The licensee restricted access to all contaminated areas, interrupted the decontamination process, and performed internal dose assessments of individuals potentially exposed to Am-241 contamination. These assessments indicated that the consultant received a calculated committed dose equivalent to the bone surface of 2630 millisievert (263 rem). The consultant has seen a doctor, had one therapeutic medical treatment, and no adverse health effects are expected. The licensee hired a second consultant to complete the decontamination process.

Cause or Causes—The licensee possessed radioactive material not authorized by the NRC license and failed to perform adequate radiation Start Printed Page 20187surveys, including air sampling to measure airborne radioactivity present during the inventory and decontamination activities. The survey instruments were incapable of detecting alpha activity which is needed to identify the presence of Am-241. In addition, from August 1, 1999, to July 10, 2000, the licensee had no RSO to oversee and ensure implementation of an effective radiation protection program.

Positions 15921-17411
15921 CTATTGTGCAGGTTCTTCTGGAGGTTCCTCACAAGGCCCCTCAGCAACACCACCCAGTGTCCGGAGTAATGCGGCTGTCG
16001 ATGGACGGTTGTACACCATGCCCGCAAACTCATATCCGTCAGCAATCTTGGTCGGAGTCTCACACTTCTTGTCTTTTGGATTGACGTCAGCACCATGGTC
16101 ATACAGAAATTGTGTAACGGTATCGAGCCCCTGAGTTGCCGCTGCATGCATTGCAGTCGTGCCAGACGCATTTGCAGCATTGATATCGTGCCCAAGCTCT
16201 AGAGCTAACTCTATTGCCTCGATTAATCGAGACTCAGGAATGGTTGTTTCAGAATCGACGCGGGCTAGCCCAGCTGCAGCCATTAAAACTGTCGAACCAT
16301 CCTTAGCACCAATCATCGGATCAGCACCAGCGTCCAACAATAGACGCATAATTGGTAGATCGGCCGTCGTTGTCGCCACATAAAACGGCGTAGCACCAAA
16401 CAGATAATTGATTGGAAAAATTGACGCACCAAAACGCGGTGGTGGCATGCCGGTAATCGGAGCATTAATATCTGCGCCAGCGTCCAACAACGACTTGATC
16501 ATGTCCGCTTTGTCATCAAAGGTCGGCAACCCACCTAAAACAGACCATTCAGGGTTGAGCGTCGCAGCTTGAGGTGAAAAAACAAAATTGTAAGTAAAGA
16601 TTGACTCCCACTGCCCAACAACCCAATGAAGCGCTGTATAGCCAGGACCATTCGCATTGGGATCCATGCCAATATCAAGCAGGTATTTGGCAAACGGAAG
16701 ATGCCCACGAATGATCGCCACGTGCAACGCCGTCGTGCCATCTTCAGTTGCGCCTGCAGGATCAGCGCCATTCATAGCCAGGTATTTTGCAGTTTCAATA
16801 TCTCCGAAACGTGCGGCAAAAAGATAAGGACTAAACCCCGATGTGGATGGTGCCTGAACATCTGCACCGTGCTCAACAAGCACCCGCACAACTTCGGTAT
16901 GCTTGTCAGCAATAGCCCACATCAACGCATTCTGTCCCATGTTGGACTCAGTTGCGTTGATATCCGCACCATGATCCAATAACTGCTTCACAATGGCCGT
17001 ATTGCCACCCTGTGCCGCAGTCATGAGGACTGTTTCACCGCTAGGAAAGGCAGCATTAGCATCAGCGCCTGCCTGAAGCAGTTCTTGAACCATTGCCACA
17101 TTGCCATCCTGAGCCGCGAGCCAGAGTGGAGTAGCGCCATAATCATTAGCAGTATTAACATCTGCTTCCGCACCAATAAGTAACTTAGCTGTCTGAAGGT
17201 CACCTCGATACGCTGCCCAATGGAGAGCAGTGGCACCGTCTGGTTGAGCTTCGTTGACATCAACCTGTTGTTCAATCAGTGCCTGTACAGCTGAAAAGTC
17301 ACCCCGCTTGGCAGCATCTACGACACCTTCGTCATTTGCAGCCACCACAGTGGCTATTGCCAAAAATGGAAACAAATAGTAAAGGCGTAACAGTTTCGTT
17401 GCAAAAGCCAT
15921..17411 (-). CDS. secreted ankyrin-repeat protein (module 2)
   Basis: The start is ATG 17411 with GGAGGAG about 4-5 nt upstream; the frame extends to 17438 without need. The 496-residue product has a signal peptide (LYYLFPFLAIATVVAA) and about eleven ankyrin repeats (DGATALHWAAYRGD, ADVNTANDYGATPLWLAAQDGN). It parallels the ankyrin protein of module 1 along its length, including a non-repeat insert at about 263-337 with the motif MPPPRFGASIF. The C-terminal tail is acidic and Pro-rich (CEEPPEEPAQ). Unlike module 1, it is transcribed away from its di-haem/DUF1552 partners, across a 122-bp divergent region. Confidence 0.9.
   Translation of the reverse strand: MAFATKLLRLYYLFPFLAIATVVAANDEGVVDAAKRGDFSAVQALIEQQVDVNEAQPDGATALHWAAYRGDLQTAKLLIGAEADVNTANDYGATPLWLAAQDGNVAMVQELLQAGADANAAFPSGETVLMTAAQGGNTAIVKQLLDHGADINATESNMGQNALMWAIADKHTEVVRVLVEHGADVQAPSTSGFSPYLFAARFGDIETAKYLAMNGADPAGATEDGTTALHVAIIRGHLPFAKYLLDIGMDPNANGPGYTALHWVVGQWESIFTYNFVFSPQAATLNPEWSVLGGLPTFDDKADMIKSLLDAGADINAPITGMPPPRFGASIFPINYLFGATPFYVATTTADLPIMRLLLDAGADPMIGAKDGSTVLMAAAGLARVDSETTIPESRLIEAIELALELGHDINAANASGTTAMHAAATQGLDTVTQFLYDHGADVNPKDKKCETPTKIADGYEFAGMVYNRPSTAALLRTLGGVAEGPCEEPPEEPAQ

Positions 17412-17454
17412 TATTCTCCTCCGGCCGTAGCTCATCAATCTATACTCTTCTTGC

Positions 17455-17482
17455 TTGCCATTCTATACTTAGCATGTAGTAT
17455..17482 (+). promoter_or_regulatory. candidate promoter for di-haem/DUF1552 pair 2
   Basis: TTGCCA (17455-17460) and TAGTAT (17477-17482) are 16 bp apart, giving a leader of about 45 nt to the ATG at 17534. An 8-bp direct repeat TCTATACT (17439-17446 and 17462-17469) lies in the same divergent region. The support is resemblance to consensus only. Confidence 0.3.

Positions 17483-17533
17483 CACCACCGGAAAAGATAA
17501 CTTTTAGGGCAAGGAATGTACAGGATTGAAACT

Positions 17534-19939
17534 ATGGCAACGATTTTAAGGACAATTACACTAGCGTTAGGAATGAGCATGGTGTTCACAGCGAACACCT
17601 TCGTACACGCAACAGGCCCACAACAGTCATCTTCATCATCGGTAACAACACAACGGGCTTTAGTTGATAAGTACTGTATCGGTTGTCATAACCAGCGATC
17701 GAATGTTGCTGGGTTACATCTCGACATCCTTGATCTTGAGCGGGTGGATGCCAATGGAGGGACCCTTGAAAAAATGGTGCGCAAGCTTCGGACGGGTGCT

Actions Taken To Prevent Recurrence

Licensee—The licensee appointed a new RSO and revised its radiation safety program, with an emphasis on inventory control. Specifically, the university implemented new property control and surplus inventory policies and procedures that included: (1) Review and approval by the RSO of property transfers of potentially contaminated equipment, (2) surveys of surplused equipment for contamination control, and (3) training of personnel in the correct procedures for surplusing equipment containing radioactive material.

NRC—On September 13, 2001, the NRC issued a Notice of Violation and Proposed Imposition of Civil Penalty against the university for the violation associated with the June 2000 radiation overexposure to the consultant. The fine was $11,000. The NRC also issued Information Notice 2001-01 to emphasize the importance of accurate inventory controls to prevent unauthorized possession of radioactive material.

This event is closed for the purpose of this report.